Written by: Shani Fowler
For many of us the household budget can become quite stretched and feeding our families is an expensive business. Often as we wait for payday to arrive, we can find the cupboards becoming bare and the idea of a delicious meal seems to be impossible. There are ways though that we can still eat well when we are a little light on money. Below are some tips on just how to do that.
Start from scratch
It is usually cheaper to cook meals pretty much from scratch and even if you are no Jamie Oliver in the kitchen, getting to grips with some of the basics is not too difficult and there are plenty of comprehensive recipes and tutorials out there. Flick on your computer, do a quick search and the world can be your food oyster.
Eating well and having tasty food on a budget has planning at its epicentre. Throwing out foods you have bought on impulse is wasteful and expensive, so plan what you are going to eat (each meal of each day) for at least a week in advance. Might sound crazy as you don’t know what you and your often fickle family might fancy next Friday, but plan and stick to it you must. Also just try to do a food shop once a week because if you find yourself wandering into the supermarket after work, you will find the money leaving your purse rather sharpish!
Try shopping locally
Supermarkets have become the normal way to shop. We have been conditioned into thinking we have to push that trolley round and buy everything from there. The supermarkets draw us in to buy more with their “buy two get one free” kind of deals – these are specifically designed to get us to spend more – which is exactly the opposite or our aim here. Visit and befriend local butchers, grocer etc. Tell them in advance what you want to spend. Going in regularly may help you get the best deals. They will get to know you and possibly save something for their ‘regular customer’.
Because we are used to buying all prepacked foods these days, we can lose sight of buying loose vegetables or buying anything by the kilo– often this can work out cheaper because you are buying what you want and not what someone has packed up already. You’re also able to see what you get, some prepacked foods have the odd ‘bad apple’ hidden in there, so keep this in mind too.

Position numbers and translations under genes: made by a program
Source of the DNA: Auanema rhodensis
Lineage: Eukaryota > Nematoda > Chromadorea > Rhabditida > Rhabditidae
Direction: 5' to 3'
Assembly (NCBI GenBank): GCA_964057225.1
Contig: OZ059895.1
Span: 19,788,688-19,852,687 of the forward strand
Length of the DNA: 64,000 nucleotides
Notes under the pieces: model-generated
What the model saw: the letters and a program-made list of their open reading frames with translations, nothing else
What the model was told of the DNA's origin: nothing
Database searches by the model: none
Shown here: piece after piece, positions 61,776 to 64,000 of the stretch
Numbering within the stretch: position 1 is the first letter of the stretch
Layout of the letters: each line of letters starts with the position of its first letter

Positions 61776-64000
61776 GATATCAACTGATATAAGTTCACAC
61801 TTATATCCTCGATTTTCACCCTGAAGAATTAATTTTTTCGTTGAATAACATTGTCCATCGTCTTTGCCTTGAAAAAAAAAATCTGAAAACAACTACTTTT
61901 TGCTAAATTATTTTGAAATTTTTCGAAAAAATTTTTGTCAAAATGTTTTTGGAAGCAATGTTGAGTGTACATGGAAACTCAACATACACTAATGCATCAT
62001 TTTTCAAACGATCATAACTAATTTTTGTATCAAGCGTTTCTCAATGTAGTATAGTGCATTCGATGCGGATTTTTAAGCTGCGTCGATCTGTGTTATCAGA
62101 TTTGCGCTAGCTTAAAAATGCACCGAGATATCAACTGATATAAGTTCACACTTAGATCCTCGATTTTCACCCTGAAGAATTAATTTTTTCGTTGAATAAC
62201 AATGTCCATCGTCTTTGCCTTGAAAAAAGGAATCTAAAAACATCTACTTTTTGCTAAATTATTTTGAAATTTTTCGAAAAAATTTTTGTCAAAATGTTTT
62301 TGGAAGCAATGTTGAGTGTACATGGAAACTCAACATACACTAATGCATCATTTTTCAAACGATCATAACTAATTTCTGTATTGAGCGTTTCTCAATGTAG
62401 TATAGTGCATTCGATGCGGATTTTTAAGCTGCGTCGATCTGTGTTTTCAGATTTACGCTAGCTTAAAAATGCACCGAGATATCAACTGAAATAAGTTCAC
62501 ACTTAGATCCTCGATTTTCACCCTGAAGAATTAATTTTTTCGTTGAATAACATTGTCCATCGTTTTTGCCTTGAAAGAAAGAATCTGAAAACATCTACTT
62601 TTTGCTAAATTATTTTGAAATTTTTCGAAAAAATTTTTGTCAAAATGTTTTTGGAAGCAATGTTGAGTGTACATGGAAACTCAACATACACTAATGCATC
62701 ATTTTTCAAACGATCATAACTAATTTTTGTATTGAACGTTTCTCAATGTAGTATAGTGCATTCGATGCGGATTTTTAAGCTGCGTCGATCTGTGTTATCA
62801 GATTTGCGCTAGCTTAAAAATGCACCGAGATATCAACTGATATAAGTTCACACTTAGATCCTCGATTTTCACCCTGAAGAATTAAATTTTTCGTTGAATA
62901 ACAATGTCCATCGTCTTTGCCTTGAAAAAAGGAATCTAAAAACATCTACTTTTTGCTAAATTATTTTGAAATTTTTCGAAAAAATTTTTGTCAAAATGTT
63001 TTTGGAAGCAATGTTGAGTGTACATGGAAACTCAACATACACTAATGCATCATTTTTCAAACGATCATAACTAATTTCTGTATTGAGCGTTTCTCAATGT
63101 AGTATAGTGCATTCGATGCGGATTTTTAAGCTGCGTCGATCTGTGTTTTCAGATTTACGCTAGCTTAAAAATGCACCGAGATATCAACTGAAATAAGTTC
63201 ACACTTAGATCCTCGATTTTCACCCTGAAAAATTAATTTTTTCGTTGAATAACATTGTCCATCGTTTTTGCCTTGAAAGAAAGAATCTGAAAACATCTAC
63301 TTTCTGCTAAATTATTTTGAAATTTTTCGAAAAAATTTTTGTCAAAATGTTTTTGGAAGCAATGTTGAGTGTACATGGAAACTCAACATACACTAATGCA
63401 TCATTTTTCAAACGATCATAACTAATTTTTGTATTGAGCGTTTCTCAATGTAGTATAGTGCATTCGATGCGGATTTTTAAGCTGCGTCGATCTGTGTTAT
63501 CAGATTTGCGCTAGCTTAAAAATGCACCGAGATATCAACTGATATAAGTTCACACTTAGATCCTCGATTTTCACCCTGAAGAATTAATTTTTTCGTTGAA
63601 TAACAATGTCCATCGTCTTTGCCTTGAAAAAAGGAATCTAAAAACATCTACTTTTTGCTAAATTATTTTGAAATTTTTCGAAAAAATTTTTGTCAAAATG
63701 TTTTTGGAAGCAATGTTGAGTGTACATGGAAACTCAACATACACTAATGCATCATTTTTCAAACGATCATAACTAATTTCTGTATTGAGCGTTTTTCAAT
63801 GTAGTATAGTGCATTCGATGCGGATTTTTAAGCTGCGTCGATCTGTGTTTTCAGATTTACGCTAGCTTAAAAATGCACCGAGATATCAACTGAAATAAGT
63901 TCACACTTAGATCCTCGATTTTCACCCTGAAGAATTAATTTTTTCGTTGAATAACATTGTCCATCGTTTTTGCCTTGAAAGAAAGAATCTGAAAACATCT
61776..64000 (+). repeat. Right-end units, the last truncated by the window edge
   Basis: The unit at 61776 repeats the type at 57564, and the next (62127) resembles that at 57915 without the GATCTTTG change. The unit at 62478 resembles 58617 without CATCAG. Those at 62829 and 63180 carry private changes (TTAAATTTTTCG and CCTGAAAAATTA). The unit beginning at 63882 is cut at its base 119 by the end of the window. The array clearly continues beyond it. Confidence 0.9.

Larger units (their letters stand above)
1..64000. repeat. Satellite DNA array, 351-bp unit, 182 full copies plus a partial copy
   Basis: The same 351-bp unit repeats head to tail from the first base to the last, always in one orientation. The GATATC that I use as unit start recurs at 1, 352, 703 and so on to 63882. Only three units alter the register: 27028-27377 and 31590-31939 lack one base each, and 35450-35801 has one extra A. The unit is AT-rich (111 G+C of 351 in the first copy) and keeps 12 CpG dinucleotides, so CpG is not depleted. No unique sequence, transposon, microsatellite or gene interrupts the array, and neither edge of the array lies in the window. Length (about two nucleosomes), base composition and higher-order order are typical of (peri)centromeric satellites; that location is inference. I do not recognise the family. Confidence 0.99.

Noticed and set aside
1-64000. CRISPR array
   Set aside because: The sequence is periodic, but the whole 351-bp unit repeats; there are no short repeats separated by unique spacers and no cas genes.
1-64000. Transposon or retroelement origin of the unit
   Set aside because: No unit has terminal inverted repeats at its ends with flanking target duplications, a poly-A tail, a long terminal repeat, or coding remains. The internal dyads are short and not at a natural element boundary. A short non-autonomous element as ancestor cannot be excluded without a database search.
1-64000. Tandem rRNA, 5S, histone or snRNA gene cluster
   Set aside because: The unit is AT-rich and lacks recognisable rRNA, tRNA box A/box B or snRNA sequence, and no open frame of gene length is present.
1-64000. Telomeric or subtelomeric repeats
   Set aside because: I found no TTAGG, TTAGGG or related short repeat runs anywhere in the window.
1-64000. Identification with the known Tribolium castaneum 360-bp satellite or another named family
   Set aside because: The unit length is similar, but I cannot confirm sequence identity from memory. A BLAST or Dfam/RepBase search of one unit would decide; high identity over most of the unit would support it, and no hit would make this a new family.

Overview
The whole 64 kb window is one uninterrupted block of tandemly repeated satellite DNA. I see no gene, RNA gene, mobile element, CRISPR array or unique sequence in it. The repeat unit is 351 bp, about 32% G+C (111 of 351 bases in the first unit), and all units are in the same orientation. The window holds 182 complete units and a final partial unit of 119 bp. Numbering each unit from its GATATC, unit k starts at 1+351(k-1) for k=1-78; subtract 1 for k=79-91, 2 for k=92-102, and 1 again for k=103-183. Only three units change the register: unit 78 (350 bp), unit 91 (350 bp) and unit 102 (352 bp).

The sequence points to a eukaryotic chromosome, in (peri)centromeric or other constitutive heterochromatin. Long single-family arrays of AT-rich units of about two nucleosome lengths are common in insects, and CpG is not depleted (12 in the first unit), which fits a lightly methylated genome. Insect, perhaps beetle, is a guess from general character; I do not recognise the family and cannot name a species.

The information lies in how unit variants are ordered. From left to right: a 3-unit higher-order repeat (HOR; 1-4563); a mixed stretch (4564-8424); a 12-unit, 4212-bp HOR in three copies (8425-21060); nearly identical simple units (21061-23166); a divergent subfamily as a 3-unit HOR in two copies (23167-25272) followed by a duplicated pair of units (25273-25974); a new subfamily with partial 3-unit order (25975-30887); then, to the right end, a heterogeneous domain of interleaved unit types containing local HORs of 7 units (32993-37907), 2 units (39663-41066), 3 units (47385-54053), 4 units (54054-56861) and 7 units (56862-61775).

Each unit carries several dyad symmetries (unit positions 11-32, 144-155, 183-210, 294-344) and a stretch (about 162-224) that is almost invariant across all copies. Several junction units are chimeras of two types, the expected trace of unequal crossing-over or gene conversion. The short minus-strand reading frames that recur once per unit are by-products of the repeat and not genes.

Store food well
Make sure that you keep each specific food stored in the best conditions for it, it will last longer and then you are not throwing out anything that you intended to use for your meal making.
Bulk buy where you can
I recently saw a big sack of potatoes for about 50p more than a small bag. If you know you can use them and you have some where to store things (where they are likely to last) then get the bulk buys.
If you want to go organic but the word conjures up ‘pricey’, have a rethink. The price difference on some organic foods against non-organic can be negligible or even non-existent so consider buying organic. Pick your battles though as some organic foods can be too pricey to eat in a tight budget, but getting it where you can will better for you, better for the planet and if you shop around could be better for your purse.
Meat and fish
Cheaper living could mean eating less meat and fish but is that such a bad thing? Buy and eat smaller portions and have them less often. This can actually give you a bit more variety by introducing more vegetables etc.
When things are approaching their ‘use by’ dates, either freeze items if possible or make dishes up and freeze them for the following weeks. Shepherds pies, meat pies, most things will freeze, then you have the less hassle dishes ready for next week with hardly anything to pay out.
Eating well with little money involves planning, being resourceful and being prepared to change suppliers and shopping habits. Then as you channel your inner Nigella and grapple with the cooking, you might find you actually enjoy your new foods along with the methods of getting them.